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Weapons: Are Expensive Weapons Worth It?
   Next Article → SUBMARINES: Terrorizing The Targets
February 16, 2009: Although many weapons look similar to what was used 50 years ago, dramatic changes have taken place since World War II. Modern aircraft fly over three times faster, over 50 percent higher and carry over three times more munitions. Range and reliability have increased and the most common air to air weapon is now the missile. For all this, air combat has changed little. Because of physical restrictions, combat usually takes place at speeds only about 50 percent greater than World War II. Until smart bombs showed up, bombing still took place at slow speeds, primarily because the pilot can't see much if they go any faster. Munitions, particularly bombs, have become over a hundred times more effective their World War II predecessors. But there has been one dramatic change. Aircraft cost a lot more, even taking inflation into account.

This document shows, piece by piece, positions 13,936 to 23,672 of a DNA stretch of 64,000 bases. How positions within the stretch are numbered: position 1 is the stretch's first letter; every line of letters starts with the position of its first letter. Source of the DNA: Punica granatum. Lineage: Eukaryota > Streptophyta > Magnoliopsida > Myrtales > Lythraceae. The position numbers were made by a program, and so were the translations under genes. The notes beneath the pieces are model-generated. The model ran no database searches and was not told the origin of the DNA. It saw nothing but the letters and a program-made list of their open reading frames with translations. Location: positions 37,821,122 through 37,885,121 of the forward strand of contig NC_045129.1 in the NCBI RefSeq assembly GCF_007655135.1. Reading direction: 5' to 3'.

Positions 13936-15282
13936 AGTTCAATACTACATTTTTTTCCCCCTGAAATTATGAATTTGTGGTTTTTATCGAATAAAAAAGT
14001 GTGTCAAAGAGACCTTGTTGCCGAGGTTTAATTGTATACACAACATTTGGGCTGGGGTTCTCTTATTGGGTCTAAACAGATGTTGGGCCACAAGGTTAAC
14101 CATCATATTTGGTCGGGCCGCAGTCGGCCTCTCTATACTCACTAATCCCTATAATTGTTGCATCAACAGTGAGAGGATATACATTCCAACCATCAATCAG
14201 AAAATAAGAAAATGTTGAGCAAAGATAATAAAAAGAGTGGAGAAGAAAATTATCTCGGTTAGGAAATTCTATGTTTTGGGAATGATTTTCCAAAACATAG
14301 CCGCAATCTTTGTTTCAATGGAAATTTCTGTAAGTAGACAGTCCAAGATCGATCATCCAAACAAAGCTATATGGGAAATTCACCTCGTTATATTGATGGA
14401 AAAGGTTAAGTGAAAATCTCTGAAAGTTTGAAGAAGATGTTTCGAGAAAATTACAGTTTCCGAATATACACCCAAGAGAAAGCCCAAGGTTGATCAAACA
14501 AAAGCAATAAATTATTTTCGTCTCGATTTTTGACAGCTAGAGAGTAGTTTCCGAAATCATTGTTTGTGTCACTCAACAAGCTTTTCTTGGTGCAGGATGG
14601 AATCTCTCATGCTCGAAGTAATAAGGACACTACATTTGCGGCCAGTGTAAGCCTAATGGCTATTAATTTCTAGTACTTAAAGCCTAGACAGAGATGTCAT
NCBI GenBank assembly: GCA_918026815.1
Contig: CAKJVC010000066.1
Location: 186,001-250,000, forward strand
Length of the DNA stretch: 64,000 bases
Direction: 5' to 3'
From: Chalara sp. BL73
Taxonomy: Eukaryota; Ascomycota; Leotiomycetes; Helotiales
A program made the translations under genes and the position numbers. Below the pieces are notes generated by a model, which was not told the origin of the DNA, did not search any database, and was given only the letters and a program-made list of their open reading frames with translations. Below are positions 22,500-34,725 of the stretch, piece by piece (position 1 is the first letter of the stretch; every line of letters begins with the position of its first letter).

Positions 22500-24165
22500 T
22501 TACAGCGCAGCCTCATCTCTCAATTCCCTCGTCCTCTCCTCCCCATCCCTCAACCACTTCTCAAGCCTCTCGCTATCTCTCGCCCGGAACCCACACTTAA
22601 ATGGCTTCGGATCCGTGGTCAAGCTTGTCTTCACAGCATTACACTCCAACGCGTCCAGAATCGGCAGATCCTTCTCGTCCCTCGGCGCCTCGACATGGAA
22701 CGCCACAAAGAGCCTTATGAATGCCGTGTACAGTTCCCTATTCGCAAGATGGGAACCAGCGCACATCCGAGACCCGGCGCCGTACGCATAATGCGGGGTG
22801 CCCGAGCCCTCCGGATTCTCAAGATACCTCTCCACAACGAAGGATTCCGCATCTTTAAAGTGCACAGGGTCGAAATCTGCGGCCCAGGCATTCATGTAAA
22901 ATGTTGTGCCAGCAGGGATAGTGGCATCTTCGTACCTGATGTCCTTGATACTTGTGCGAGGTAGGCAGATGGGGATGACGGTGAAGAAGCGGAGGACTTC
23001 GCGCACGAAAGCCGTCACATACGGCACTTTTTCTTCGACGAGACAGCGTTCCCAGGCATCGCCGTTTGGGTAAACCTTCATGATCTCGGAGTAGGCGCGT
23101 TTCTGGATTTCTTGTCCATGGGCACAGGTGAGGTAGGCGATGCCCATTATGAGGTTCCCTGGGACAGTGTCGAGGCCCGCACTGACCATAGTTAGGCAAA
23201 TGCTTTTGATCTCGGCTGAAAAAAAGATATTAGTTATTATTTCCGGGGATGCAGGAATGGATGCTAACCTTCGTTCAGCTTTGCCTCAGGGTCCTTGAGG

The smaller size of current armed forces mainly reflects the larger amount of technology, and knowledge, now used in warfare. Consider, for example, the differences between a World War II bomber, and a modern one. The principal World War II bomber was the B-17, which weighed 29 tons, had a crew of ten, and could carry three tons of bombs to targets 1,500 kilometers away. In current dollars, each B-17 cost about $2.5 million. But that was because over 12,000 of them were built. If bought in much smaller quantities, as is typical in peacetime, each B-17 would cost over $15 million. Now compare that to a modern bomber of comparable size (or at least weight), the F-15E. With a max weight of 36 tons, an F-15E can carry up to seven tons of bombs three or four times as far as the B-17, and has a crew of only two. But this $90 million dollar aircraft is much more than six times as lethal as the B-17. That's because of smart bombs. A B-17 carried a dozen 500 pound bombs, but it took over 300 of these unguided bombs to guarantee a hit on a target below. The smart bombs of the F-15E guarantee a hit with two bombs (actually, it's 1.something, because there are occasional system failures with smart bombs). The smart bombs also glide 40 kilometers or more, allowing the F-15E to avoid most anti-aircraft fire.